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Nonprofit Overview

Causes: International, International Development, International Relief

Mission: We empower communities of Central Asia through literacy and education, especially for girls; to promote peace through education; and to convey the importance of these activities globally.

Results: Central Asia Institute was started in 1996. Since then we have built 189 schools, supported 120 schools, 65 vocational & literacy programs, 14 community programs, 37 public health programs, 11 scholarship programs, and 14 teacher support programs. This past year we positively impacted over 100,000 people through CAI supported programs.

Target demographics: empowering girls and women in Central Asia

Geographic areas served: Afghanistan, Pakistan, & Tajikistan

Programs: We build schools, provide ongoing support to schools and children, women's vocational centers & literacy programs, public health programs, community programs, teacher training programs and scholarship programs.

Community Stories

17 Stories from Volunteers, Donors & Supporters

General Member of the Public

Rating: 5

I was initially inspired by Three Cups of Tea - the story of how the idea of building schools in remotest parts of Asia all started. I have been a campaigner for the global environment for decades, and also for women's rights to control their own fertility - only when soaring rates of population growth are cut almost to zero, will efforts to conserve the natural environment really succeed. Vital to this is the education of girls, so that they can aspire to a wider future than constant child-bearing. As teachers, doctors, lawyers they will power the development of more harmonious societies.

2

General Member of the Public

Rating: 1

I have no idea why people would want you to take down your "Donor Advisory"; I, for one, appreciate it and it's one of the reasons I use Charity Navigator! No, simply reading the reviews and other info doesn't speak for itself - the advisory is helpful. As a co-founder of a non-profit that works with war-injured children, I'm appalled at the "salary" and perks that Greg Mortenson was taking from his "charity". I think what the CAI does is wonderful, but without removing Mortenson from the Board, I can't have much faith that the money is going where it should.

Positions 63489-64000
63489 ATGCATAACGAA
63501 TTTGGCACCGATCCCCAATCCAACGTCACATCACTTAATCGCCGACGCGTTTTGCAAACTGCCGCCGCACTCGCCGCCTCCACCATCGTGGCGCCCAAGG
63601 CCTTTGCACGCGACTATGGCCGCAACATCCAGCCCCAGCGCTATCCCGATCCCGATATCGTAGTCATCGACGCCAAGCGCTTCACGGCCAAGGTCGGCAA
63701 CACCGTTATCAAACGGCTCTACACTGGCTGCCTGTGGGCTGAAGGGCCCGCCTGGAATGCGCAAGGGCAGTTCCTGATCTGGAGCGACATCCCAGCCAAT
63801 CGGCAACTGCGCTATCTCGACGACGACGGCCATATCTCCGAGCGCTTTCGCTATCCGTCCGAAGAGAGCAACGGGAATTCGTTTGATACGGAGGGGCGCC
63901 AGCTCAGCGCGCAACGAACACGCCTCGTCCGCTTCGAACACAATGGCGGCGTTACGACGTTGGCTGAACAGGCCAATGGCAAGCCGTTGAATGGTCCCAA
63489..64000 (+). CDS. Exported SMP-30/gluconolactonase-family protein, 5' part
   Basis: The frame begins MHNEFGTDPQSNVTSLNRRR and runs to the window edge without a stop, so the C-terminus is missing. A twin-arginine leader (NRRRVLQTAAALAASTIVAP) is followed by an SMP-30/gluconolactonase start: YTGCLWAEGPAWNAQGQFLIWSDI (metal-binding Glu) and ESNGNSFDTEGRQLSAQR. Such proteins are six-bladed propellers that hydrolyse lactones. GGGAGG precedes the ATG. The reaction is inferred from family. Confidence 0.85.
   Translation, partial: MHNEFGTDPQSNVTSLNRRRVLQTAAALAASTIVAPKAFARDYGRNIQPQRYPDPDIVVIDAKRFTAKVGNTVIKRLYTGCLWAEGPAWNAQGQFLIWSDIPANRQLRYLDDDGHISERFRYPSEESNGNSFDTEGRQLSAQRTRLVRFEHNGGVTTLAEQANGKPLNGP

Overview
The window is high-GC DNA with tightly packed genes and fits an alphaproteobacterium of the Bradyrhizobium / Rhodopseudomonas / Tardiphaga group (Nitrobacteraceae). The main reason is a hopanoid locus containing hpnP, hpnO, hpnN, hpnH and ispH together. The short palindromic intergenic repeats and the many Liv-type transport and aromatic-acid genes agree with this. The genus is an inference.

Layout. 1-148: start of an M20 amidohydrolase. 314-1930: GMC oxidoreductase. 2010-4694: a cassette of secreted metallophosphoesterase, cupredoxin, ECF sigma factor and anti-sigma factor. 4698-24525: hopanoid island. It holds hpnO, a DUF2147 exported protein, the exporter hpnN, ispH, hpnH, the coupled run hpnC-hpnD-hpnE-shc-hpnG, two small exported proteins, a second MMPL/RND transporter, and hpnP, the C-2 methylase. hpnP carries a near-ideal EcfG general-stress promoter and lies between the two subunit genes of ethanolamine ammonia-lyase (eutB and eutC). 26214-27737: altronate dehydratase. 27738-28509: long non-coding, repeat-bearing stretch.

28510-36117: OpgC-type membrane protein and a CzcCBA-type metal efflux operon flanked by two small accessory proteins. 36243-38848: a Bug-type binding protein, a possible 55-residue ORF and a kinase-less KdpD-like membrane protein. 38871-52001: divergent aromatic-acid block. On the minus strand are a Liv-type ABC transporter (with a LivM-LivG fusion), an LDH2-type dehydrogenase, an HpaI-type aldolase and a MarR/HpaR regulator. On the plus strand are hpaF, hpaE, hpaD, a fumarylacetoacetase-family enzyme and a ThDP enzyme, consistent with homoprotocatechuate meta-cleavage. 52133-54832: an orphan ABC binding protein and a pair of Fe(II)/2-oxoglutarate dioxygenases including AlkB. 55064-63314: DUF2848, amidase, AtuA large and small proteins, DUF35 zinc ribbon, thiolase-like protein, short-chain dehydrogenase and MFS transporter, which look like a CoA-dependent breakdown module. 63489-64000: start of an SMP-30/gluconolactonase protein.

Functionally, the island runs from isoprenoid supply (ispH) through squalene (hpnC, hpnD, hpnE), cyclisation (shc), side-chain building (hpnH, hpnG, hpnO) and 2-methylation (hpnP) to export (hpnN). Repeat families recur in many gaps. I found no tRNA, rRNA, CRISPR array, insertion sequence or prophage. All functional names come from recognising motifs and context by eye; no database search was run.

Review from CharityNavigator

1

General Member of the Public

Rating: 1

People have to start looking into more and more charities. The public is just taking for granted that when the word charity is involved, that the money u give is being used in the charities best interest. What I am finding, is that alot of charities are benefiting contractors or members of these charities or services provided to these charities are profiting greatly and only a small % of funds are going to help the charities mission...please investigate the %of money made vs. money given to charity grants (not salaries, not expenses, not questionable payments to 3rd parties...one on my radar is Susan B Coleman that spends over 70 % for salaries and other questionable expenses...hundreds of millions collected for the AWARENESS OF BREAST CANCER...Im aware, how spending hundreds of millions on cure, research, care, and prevention